Chapter 7
Portfolio Basics

Remember Axiom #7? The one about putting all of your eggs in one basket? Yeah, that one. If you want to minimize your risk while maximizing your return (optimizing your risk/reward ratio), you'll want to diversify. Diversifying your portfolio takes out a lot of the risk without significantly affecting your reward.

To diversify means to spread your portfolio out into more than one or 5 stocks. 7-10 is a good number. You can certainly over-diversify, too, by investing in too many individual stocks. You also suffer because the more stocks you own, the harder it is to keep track of them and do your homework.

An easy way to diversify is to buy a mutual fund. The fund management team has already done some of the homework and has chosen dozens, if not hundreds, of stocks, taking a lot of the risk out. Don't think that you've diversified simply because you own a mutual fund or two (or ten). Many mutual funds are heavily weighted in one sector or another (or a country). For example, many mutual funds were heavy in technology stocks in 2001, and we all know what happened there!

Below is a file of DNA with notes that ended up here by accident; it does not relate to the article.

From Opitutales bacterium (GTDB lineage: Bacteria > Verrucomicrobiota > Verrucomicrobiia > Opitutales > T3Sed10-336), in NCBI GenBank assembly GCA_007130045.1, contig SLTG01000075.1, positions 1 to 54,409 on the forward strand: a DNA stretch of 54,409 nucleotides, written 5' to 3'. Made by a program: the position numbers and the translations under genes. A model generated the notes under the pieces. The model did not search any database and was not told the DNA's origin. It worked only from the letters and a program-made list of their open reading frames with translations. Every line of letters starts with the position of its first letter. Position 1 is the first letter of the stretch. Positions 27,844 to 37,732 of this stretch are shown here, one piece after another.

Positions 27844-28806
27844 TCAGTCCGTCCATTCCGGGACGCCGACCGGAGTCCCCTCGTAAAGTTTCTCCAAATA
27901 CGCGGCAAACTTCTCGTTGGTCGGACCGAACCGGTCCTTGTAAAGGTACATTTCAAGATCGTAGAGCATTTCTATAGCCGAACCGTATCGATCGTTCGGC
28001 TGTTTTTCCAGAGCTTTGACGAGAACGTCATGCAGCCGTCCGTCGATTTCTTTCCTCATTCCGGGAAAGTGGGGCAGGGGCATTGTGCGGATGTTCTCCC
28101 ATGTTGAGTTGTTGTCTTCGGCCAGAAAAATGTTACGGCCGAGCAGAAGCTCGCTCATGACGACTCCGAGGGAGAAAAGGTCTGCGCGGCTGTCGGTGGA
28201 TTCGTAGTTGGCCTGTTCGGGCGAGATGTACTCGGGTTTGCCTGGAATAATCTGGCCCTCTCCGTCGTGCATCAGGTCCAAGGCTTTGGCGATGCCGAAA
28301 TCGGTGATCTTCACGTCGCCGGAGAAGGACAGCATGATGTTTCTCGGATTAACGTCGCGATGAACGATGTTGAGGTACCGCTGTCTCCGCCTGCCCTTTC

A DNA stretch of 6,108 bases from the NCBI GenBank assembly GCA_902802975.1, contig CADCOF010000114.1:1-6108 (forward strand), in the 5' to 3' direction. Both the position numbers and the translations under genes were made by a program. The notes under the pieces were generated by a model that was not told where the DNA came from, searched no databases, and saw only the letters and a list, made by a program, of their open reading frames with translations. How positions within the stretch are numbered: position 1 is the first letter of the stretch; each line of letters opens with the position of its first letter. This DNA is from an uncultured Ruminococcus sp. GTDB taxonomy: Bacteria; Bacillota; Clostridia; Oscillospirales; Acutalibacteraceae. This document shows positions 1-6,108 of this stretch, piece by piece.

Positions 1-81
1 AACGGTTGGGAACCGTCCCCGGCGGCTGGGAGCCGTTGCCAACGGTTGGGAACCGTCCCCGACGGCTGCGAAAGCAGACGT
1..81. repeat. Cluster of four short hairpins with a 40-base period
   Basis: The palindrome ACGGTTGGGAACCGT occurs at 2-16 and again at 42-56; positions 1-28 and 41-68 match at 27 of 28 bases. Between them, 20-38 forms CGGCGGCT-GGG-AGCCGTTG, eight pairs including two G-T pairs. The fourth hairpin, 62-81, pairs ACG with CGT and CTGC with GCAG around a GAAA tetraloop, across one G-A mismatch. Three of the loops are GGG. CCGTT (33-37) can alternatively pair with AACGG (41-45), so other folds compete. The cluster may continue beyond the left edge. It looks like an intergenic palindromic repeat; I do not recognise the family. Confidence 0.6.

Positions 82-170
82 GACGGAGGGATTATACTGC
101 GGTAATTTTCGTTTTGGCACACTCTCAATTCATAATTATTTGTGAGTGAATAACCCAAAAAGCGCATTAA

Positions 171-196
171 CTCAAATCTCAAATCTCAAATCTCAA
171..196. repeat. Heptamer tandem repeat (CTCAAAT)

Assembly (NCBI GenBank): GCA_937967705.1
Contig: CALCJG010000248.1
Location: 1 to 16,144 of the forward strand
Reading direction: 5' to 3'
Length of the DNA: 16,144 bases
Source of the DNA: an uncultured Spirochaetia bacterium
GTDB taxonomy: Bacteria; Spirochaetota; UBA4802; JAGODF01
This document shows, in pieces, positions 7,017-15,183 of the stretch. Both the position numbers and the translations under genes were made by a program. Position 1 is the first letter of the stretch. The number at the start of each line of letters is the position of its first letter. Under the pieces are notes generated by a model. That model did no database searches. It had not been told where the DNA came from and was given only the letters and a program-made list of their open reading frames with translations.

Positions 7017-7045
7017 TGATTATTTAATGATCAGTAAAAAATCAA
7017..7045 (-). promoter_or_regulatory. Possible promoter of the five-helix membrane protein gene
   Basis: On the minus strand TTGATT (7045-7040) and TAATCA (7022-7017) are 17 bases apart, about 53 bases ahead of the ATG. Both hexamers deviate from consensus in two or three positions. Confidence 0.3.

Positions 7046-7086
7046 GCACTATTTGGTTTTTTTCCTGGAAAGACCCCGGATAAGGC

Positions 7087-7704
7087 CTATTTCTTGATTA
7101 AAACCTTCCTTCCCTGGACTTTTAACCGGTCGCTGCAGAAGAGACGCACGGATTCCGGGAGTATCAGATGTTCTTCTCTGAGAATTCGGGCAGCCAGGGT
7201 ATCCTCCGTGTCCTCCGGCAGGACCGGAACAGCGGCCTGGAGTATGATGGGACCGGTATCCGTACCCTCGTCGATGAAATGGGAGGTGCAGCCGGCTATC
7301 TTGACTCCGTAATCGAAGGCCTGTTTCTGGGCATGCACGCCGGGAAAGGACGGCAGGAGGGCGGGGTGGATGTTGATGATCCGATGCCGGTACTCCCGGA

Such non-diversity really ate into a lot of people's portfolios.

People who run their own businesses could be thought of as ultimately putting all of their investment eggs in one basket. But there is a difference. To say that you've put all of your eggs in one basket is a definite understatement. That business is your livelihood and you really have a vested interest in keeping it afloat and growing.  However, we're talking about investing your extra dollars here, not building a business. So, take it from me: Own at least 7 stocks or a well-diversified set of mutual funds.

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